Understanding student loan terms is important, because payment plans vary. For some loans, the payments may increase at a rate that exceeds the physician’s ability to pay. Known as graduated loans, the payments tend to double every few years, because the loans are designed to be a short-term solution and the escalating payments are an incentive to pay back the loan sooner. If physicians aren’t aware of this escalation, it can create financial stress. For instance, one physician Reineke worked with was paying $1,500 a month on $300,000 in loans, and was comfortable with that. However, by the end of the loan, the payments would be $6,000, and she wasn’t in a field that would support that much growth in income. “For her, the better option was refinancing to flatten the payment out at $3,000 a month spread over seven to 10 years,” he says.
Other student loan payment plans are based as a percentage of income, so payments increase only as the physician’s salary increases. “What I’ve seen is doctors who are asleep at the wheel when it comes to their loan terms,” says Reineke. “They think they will just continue down the same financial path, not realizing the terms of their loans may change.”
For example, PSLF programs always use an income-based payment plan, but Reineke says physicians need to understand that if they get married and file taxes jointly, it will affect their payment rates because their spouse’s income is counted in the payment calculation. And privately refinancing the loans immediately means eligibility for PSLF is lost. “It may sound good to be on these plans, but you usually end up paying more,” he adds.
Reducing debt can feel great, but being overly aggressive about it can create risks if cash becomes tight. For example, a three-year refinancing term might sound good, but if the rate isn’t that much better, Reineke suggests extending the term over five to seven years instead. This results in a lower monthly obligation and the loan can always be paid off early if the practice is doing well. He says it’s better to make a higher payment than necessary when possible, but not to be contractually obligated to do so to preserve flexibility.
Doctors with multiple loans should follow consumer debt-reduction strategies, says Dan Johnson, CFP, founder of Akron, Ohio-based, Forward Thinking Wealth Management, which specializes in advising medical professionals. “If you have multiple loans, you may be in a situation where you haven’t even thought about which loan has the highest interest rate,” says Johnson. “Your biggest payments should go to the loan with the highest rate, and once that is paid off, focus on the next highest rate loan.”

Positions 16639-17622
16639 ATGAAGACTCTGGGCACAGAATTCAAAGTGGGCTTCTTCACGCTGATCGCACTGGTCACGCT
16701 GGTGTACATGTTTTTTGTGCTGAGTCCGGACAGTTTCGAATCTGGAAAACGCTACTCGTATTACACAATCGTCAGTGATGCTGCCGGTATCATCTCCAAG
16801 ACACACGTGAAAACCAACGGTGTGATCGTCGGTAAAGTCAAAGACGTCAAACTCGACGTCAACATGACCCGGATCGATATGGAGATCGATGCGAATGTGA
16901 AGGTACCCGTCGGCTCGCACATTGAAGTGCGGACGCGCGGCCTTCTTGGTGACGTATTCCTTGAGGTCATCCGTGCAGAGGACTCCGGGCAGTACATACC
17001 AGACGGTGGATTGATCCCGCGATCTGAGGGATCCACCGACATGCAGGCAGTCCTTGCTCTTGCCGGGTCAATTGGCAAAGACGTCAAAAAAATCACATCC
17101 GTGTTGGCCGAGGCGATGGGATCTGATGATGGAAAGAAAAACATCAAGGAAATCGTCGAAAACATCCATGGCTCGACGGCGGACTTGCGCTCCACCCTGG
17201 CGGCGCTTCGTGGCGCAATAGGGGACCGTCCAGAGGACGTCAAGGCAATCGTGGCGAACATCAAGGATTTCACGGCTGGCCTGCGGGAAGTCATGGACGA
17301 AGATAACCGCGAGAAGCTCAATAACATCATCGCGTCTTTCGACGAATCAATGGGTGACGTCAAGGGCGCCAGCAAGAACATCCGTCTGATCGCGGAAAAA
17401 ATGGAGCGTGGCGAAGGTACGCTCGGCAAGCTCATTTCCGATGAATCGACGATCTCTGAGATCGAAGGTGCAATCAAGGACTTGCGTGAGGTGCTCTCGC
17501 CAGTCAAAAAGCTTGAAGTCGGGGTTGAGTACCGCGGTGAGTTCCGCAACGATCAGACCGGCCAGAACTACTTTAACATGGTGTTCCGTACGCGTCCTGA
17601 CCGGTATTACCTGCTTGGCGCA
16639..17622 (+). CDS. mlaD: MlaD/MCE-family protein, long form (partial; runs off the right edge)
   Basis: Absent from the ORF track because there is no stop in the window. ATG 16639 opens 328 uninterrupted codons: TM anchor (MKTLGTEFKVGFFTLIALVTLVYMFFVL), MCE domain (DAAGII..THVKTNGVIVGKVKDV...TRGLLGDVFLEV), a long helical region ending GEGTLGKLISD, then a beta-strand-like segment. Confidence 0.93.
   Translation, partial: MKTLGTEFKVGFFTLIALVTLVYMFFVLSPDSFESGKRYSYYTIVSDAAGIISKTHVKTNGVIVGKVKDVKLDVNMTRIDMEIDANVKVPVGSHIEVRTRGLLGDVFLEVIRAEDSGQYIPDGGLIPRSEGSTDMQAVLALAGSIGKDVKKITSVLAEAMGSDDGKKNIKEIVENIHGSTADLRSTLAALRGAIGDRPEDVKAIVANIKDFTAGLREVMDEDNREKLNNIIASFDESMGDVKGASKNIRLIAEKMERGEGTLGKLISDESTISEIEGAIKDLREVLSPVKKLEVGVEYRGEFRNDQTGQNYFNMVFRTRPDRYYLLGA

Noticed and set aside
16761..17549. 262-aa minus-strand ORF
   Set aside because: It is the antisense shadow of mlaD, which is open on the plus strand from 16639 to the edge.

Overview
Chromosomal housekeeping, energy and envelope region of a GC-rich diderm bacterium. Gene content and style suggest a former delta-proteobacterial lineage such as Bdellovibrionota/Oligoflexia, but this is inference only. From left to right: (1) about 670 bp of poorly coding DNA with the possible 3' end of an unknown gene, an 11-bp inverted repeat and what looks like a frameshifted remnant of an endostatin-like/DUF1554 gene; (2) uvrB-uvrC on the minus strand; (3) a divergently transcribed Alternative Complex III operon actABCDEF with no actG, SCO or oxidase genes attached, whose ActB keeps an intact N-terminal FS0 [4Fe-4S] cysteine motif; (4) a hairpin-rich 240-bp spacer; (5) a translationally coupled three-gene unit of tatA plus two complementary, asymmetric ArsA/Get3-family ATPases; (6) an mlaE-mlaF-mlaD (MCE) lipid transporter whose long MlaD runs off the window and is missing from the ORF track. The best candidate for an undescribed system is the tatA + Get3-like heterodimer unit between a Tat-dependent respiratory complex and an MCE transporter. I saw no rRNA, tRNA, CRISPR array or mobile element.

Medical school loans usually constitute the bulk of doctor debt, but experts say lifestyle choices often exacerbate the problem. Societal pressure plays a role in physicians adding to an often already-daunting debt load.
“Everyone knows they are a doctor, and the expectation is that they not roll in driving a 12-year-old minivan,” says Johnson. “They are expected to have a nicer house and car.”
Adding to the pressure to spend money is that after a decade or more in school, physicians are ready to reward themselves after making so many sacrifices. “They go from making $50,000 to five or 10 times that amount,” says Johnson. “They’ve got $50,000 sitting in their checking account and decide to go out and buy whatever they want as opposed to thinking about the $300,000 in debt they may have and paying toward that.”
But lifestyle choices are what will ultimately determine how long a doctor is saddled with debt. “Cash flow is the gasoline that drives the engine,” says Wrenne. “If you are a few years out of school and bought a nice house and have settled in but have no excess cash flow to put toward debt, you have to change big time.” Some doctors may try to work more to generate extra income to both maintain their lifestyle and pay off debt quicker, but that contributes to burnout, Wrenne says.